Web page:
The problem is that lockers aren't fun on the street. When traveling around corners, that differential must unlock to allow for the difference in left and right wheel speeds. An old-style automatic locking differential typically unlocks with a bang and an unsettling wiggle in the chassis. That's why virtually no automaker offered these from the factory on production 4WD vehicles. But in the late 1990s some automakers began offering electronic locking differentials. When locked, both wheels on an axle provide equal and constant traction. At the push of a button, the diff unlocks and works like a conventional open differential for pavement use.
Today, these selectable lockers are optional on a wide variety of 4WD vehicles. The most sophisticated off-roaders, like some Land Rovers, offer an active locking differential that can lock and unlock smoothly and transparently when needed without any intervention from the driver. These sophisticated smart lockers help ease the load on the traction control system. Together, create an incredible level of capability.
Like differentials, suspension systems for 4WD vehicles used to be a compromise: Those that perform well on the street typically don't do well off-road. In the old days, the long-travel springs, shocks, and swaybars designed for a 4WD vehicle would end up being sloppy on the street. Thanks to new technology, however many of today's best 4WD vehicles can have excellent performance on dirt and pavement.
Since 2003, the Jeep Wrangler Rubicon, the icon of off-roading, has not only used selectable locking differentials but also an electronically disconnecting front swaybar. A swaybar, or stabilizer bar, is something that attaches to the vehicle's frame as well as each side of the suspension. As a vehicle drives through a corner, the bar twists to limit the body roll. That level of suspension control is great for the street, but a swaybar designed for street performance can limit how freely the suspension moves off-road.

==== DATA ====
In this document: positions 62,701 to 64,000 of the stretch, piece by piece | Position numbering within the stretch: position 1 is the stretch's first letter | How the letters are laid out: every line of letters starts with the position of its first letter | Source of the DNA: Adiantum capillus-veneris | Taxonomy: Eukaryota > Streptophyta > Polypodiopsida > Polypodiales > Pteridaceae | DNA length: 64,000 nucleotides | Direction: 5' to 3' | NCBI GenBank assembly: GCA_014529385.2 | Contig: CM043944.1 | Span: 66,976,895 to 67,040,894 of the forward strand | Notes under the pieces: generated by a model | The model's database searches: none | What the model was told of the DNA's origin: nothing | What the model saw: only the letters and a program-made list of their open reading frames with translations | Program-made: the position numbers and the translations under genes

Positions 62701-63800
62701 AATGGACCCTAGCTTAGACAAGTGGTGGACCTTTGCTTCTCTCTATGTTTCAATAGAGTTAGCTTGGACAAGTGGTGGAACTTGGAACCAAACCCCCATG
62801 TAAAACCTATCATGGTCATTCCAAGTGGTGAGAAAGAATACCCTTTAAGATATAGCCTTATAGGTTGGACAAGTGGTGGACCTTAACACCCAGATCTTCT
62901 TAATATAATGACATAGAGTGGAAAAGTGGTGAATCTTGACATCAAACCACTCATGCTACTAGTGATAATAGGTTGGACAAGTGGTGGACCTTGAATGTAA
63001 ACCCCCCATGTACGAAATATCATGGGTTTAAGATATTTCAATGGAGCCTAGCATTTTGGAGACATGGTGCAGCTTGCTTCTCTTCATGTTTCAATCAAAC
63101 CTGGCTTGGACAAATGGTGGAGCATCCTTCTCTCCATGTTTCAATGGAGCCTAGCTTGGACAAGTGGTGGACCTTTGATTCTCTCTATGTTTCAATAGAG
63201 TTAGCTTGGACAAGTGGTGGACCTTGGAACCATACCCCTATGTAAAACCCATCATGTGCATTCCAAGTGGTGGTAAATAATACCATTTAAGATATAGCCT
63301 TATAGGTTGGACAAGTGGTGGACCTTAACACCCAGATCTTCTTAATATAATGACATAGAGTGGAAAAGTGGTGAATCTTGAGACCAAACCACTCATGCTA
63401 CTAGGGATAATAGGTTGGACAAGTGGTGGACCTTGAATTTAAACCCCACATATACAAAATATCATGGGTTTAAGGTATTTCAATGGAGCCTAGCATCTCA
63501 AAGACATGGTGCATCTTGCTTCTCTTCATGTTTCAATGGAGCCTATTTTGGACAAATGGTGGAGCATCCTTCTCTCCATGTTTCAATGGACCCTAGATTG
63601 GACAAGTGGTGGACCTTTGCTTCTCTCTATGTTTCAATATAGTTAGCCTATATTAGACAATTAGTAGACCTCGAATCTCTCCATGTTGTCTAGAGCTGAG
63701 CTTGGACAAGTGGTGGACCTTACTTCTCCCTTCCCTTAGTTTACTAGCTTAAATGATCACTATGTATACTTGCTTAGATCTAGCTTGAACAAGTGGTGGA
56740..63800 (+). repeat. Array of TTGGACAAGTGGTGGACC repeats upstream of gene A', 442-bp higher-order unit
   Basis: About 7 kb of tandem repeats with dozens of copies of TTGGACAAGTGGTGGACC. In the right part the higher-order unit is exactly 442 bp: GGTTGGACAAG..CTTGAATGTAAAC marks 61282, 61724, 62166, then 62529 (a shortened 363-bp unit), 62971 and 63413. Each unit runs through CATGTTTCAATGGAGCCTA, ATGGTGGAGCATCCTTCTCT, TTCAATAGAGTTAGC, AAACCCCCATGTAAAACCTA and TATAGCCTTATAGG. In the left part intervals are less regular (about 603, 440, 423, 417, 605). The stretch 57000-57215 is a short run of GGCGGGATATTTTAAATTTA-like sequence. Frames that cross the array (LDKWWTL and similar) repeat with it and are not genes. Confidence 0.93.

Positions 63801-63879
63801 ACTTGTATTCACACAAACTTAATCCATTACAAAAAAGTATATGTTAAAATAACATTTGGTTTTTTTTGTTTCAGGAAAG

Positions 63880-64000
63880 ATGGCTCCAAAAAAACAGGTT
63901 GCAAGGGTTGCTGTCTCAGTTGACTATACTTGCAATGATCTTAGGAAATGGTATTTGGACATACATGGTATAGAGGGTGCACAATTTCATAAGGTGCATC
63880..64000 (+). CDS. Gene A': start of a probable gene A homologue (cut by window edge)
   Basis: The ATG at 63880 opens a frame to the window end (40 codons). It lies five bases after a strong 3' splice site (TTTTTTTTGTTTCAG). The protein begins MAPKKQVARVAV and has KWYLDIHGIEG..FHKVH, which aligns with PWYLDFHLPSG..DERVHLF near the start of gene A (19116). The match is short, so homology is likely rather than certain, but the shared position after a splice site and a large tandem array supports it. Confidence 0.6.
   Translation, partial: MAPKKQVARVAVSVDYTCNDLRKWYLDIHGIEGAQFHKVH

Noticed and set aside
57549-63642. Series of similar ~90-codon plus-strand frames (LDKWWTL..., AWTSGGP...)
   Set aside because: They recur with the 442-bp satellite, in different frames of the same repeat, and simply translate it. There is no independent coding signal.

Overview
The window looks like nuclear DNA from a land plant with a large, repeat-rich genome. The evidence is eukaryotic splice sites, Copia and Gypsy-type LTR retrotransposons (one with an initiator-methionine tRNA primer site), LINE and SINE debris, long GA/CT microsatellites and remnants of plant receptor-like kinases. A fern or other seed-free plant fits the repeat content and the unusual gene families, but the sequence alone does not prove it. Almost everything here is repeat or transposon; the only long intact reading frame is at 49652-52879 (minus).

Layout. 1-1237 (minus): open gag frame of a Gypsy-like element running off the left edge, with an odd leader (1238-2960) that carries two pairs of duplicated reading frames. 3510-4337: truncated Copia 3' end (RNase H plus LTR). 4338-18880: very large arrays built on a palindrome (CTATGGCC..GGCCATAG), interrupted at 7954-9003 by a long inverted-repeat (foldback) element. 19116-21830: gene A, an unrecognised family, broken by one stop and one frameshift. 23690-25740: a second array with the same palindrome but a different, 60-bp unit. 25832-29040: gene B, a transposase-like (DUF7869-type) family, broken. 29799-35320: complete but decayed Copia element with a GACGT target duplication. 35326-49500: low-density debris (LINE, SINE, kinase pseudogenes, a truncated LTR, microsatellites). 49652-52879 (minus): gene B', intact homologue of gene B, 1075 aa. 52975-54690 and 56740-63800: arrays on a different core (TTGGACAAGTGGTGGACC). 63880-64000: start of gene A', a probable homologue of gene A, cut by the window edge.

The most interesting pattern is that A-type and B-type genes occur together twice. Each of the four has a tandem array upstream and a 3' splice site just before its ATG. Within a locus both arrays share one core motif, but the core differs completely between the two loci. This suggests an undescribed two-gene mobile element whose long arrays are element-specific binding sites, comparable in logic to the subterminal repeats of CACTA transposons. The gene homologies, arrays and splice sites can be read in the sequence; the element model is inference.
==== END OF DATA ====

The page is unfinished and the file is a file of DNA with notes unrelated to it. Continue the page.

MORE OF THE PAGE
With an electronically disconnecting swaybar, one press of the dash-mounted button will uncork an incredible amount of front wheel travel and axle articulation. More wheel travel means the tires can maintain with the trail over the roughest spots. Press that button again and the swaybar would re-attach, providing the roll control needed for street use. Toyota has an even more advanced system on SUVs like the 4Runner and Land Cruiser called Kinetic Dynamic Suspension System (KDDS). This system automatically disconnects the swaybars when more axle articulation is needed. There's no need even to press a button.
Similarly, the tech behind adjustable air suspension allows for better performance on both street and trail performance. On many Land Rover products, for instance, the long-travel independent suspension uses adjustable air springs that can vary height and ground clearance to suit the conditions. That allows the vehicle to ride at a more stable, even lowered height on the road and then, at the push of a button, raise up to provide trail clearance that in some cases rivals that of a modified vehicle. That level of reliable on-demand adjustability simply wasn't possible years ago.
Opening the Trail
It's not just that newer electronic 4WD systems are smarter and more capable than the simpler ones that came before them. This technology has been democratized, too—it's available on relatively inexpensive vehicles. A 2016 F-150 4X4 comes standard with four-wheel traction control. An electronic locking rear differential only cost $325. That's a steal. These systems can take showroom 4X4s places that would have left their predecessors of decades past stuck in the mud.
Perhaps the greatest benefit is the end to trade-off. Since all this electronic 4WD hardware doesn't affect street drivability, these off-roaders are just as happy on road as they are off it.